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Native Plant of the Week: American Arborvitae aka Eastern White-Cedar

Family: Cupressaceae


Name: Thuja occidentalis


Bloom Time: April-May


Flower: Female: green with 4-6 scales, Male: green tipped with brown


Fruit: Small, round cones


Soil Condition: Moist, cool, well-drained


Light: Sun, Partial Sun


Size: 40-60' tall by 10-15' wide


Native Range: Eastern and North-central United States including Long Island


Zone: 3-7


Unfortunately, it is almost impossible to find the straight species. This is unfortunate because it is a gorgeous, fragrant evergreen! Although not deer or rabbit-resistant, it makes a spectacular specimen tree in a large space (see pic).

Maintenance: None necessary. Remove dead or diseased branches when necessary.


Benefits: Provides food and shelter for birds. Tolerates air pollution. Black walnut tolerant. Cut branches are excellent for holiday decor. It is a host plant for several butterfly and moth species including the Promothea silkmoth and the Eastern bagworm.


Fun Facts: Arborvitae means 'tree of life'. Native Americans prepare tea from the foliage and bark. It is said to have saved the crew of Jacques Cartier from scurvy in 1535. It is now known that the bark and foliage are high in vitamin C. Native Americans use the wood for canoe frames. The gum is placed in cavities as a filling and for tooth pain.


Noteworthy Cultivars:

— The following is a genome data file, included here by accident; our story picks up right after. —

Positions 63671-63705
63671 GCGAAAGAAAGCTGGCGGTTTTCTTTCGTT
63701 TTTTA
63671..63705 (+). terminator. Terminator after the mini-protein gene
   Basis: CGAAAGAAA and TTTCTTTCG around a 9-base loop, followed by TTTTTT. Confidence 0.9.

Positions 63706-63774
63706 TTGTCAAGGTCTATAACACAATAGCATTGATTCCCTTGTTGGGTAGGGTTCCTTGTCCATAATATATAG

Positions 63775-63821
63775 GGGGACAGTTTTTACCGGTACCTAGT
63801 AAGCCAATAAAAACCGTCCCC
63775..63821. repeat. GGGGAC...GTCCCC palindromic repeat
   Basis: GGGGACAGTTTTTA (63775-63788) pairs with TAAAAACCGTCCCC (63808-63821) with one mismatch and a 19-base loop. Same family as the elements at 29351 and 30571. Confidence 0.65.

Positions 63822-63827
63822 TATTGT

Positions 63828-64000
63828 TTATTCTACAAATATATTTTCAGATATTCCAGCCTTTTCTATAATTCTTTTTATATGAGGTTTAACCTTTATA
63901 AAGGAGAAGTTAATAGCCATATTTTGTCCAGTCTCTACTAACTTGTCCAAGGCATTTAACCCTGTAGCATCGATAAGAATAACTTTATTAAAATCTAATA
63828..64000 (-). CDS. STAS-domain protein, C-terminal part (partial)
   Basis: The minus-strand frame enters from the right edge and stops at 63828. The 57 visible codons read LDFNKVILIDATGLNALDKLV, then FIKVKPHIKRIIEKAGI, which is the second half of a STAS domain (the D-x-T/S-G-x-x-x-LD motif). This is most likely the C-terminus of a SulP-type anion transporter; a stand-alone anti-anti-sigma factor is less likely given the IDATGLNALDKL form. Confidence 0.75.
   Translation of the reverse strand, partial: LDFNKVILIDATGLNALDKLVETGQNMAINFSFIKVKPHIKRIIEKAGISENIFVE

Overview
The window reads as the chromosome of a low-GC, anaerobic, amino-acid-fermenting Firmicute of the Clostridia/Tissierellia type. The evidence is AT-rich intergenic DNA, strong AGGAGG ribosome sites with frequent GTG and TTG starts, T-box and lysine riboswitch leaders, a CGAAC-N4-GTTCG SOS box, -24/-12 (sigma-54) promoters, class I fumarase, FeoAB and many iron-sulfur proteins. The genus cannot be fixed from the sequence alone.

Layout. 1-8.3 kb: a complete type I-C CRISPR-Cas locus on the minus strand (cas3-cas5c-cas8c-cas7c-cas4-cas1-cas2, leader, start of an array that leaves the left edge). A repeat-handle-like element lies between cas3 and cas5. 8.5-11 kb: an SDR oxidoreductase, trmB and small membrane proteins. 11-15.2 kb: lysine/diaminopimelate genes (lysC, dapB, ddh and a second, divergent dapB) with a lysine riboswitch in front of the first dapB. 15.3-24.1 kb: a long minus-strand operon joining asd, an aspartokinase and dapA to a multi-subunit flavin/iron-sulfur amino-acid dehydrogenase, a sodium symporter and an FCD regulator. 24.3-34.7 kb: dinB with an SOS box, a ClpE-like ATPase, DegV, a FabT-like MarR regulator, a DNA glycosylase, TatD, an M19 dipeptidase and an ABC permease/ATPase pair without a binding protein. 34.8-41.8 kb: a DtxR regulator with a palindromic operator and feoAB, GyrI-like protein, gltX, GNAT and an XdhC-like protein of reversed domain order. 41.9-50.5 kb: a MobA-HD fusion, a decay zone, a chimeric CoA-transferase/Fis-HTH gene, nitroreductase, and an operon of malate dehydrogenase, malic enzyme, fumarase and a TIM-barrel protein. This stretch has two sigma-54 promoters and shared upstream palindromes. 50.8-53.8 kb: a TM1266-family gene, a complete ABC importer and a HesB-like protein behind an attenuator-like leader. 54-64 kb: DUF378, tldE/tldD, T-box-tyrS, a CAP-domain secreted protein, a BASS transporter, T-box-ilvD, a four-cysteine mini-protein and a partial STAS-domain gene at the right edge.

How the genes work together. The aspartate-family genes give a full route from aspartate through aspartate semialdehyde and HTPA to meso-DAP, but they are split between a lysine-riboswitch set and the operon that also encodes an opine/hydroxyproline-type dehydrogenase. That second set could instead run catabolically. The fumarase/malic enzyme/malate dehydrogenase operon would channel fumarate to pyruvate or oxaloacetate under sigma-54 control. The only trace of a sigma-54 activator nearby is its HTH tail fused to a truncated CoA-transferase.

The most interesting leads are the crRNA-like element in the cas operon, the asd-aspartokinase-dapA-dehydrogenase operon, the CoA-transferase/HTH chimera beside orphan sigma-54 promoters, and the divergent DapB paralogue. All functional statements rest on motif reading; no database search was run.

Thuja occidentalis 'Emerald Green' (or 'Smaragd'): discovered as a seedling in Denmark in 1950 and introduced to the states in 1967.

Thuja occidentalis 'Tater Tot' ('SMNTOBAB'): growing only 1-2' tall and wide. Great in both planters and the garden. Adorable!

Thuja occidentalis 'Polar Gold' ('SMTOYB')- gold foliage, upright pyramidal shape, compact size to 12-15' tall by 4-6' wide. It is bred to withstand hotter and more humid climates.

Thuja standishii x plicata 'Green Giant': a hybrid (notice the 'x' in the name) of Western red cedar (Thuja plicata) and Japanese arborvitae (Thuja standishii).


Companion Plants: Spirea alba (meadowsweet), Hydrangea arborescens (smooth hydrangea), Physocarpus opulifolius (common ninebark), Cercis canadensis (eastern redbud)


Photos (KMS Native Plants): Natural form (winter), open cones

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References:

1. Ethnobotany of the Lenape Indians and Other Eastern Tribes, Book Two: Trees, Nuts, and Berries. Compiled by Shelley DePaul

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